Formed in California, The Beach Boys are considered one of the most iconic American rock bands — selling over 100 million records worldwide. One of its founding members, Mike Love, turns 76 on March 15, 2017. On this occasion, let’s look back at the career of this classic band that underwent dramatic changes through the years.
The Wilson brothers — Brian, Carl and Dennis — lived in Hawthorne, California. From an early age, Brian had the gift for harmonic invention and writing lyrics. Their father Murry Wilson’s piano playing style also influenced his music.
(Pictured L-R) Carl Wilson, Al Jardine, Brian Wilson, Mike Love, and Dennis Wilson.
Their cousin Mike Love (pictured) joined the musical group after a song he wrote, but sung by Brian, was heavily appreciated at a family gathering. They formed a band named The Pendletones, which was comprised of the Wilson brothers, Mike Love, and Brian’s friend Al Jardine.
While their parents were away on a vacation in 1961, the boys used the emergency fund to rent musical instruments to work up an arrangement for their first song, “Surfin’.” Dennis (pictured), an avid surfer, suggested the theme for the song and Brian and Mike wrote the lyrics.
The Pendletons recorded two surfing song demos in October 1961. Murry Wilson shared the demos with Herb Newman, owner of Candix Records, who signed the group in December 1961.
When their single was finally released, the band was shocked to see their name changed to the Beach Boys. They learned that the label wanted to call them The Surfers but since another band by that name already existed, they settled for The Beach Boys to directly associate them with the increasingly popular teen sport.
The single “Surfin'” soon became a local as well as national hit. It peaked at No. 75 on the national pop chart. Their growing popularity gave them the opportunity to perform at the Ritchie Valens Memorial Dance in Long Beach on New Year’s Eve in 1961, alongside Ike & Tina Turner.
During their initial days, the band wore heavy wool jacket-like shirts that local surfers preferred, before replacing it with their trademark striped shirts (pictured). Murry Wilson was the band’s manager in their early days.
Al Jardine left the band in February 1962 and was replaced with David Marks. The Beach Boys released their second single, “Surfin’ Safari,” in June the same year, followed by “409.” The band next signed with Capitol Records and they released their first studio album “Surfin’ Safari” in November 1962, which reached No. 32 on the U.S. Billboard charts.
In March 1963, The Beach Boys released their second studio album, titled “Surfin’ U.S.A,” whose songs focused on the California youth lifestyle. It was Brian’s first attempt at doubletracking vocals, and it reached No. 2 on the Billboard chart. Al Jardine rejoined the band in April 1963 at Brian Wilson’s request. The band released two more albums during that year — “Surfer Girl” and “Little Deuce Coupe.”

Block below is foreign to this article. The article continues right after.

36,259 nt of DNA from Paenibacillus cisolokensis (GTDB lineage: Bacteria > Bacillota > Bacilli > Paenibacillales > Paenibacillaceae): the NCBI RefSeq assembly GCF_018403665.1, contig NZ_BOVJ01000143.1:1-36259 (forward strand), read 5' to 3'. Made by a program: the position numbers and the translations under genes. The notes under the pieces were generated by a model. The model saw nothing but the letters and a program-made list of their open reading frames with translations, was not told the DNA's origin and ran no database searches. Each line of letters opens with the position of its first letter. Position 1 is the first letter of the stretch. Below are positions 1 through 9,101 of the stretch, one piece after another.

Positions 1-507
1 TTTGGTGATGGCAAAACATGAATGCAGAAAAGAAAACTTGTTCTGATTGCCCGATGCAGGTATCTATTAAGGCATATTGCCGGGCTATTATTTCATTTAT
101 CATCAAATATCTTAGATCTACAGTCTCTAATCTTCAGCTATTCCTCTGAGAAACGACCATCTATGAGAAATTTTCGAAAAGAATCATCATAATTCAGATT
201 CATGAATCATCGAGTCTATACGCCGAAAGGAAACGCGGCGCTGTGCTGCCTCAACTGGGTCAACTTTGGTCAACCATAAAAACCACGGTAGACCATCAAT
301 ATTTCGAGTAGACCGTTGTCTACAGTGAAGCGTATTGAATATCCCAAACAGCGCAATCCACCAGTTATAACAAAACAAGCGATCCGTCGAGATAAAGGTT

David Marks left the band in October 1963 after conflicts with Murry Wilson. In December, the band released a standalone Christmas-themed single, “Little Saint Nick,” backed with an a capella version of the popular scriptural song “The Lord’s Prayer.”
By early 1964, the Beach Boys faced stiff competition from soon-to-be-legendary British boy band, the Beatles. Capitol Records represented The Beatles as well and insisted the Beach Boys release their next album fast to avoid a dip in popularity. The band released “Shut Down Volume 2” soon after and the singles “Fun, Fun, Fun,” “The Warmth of the Sun,” and “Don’t Worry Baby” were major hits.
The band next released the single, “I Get Around,” which reached the No. 1 spot on the U.S. charts. Two months later, they released the album “All Summer Long,” which introduced striking new textures to The Beach Boys’ sound — exemplified by the piccolos and xylophones of its title track. The album reached No. 4 on the Billboard 200 chart. The single, “The Man with All the Toys,” from their 1964 Christmas album, was also a major hit.
In 1965, following a panic attack on a flight due to the stress of continuous touring and composing, Brian Wilson (L) decided to stop performing, and focused on songwriting and record production instead. Glen Campbell served as Wilson’s temporary replacement in concerts until April 1965.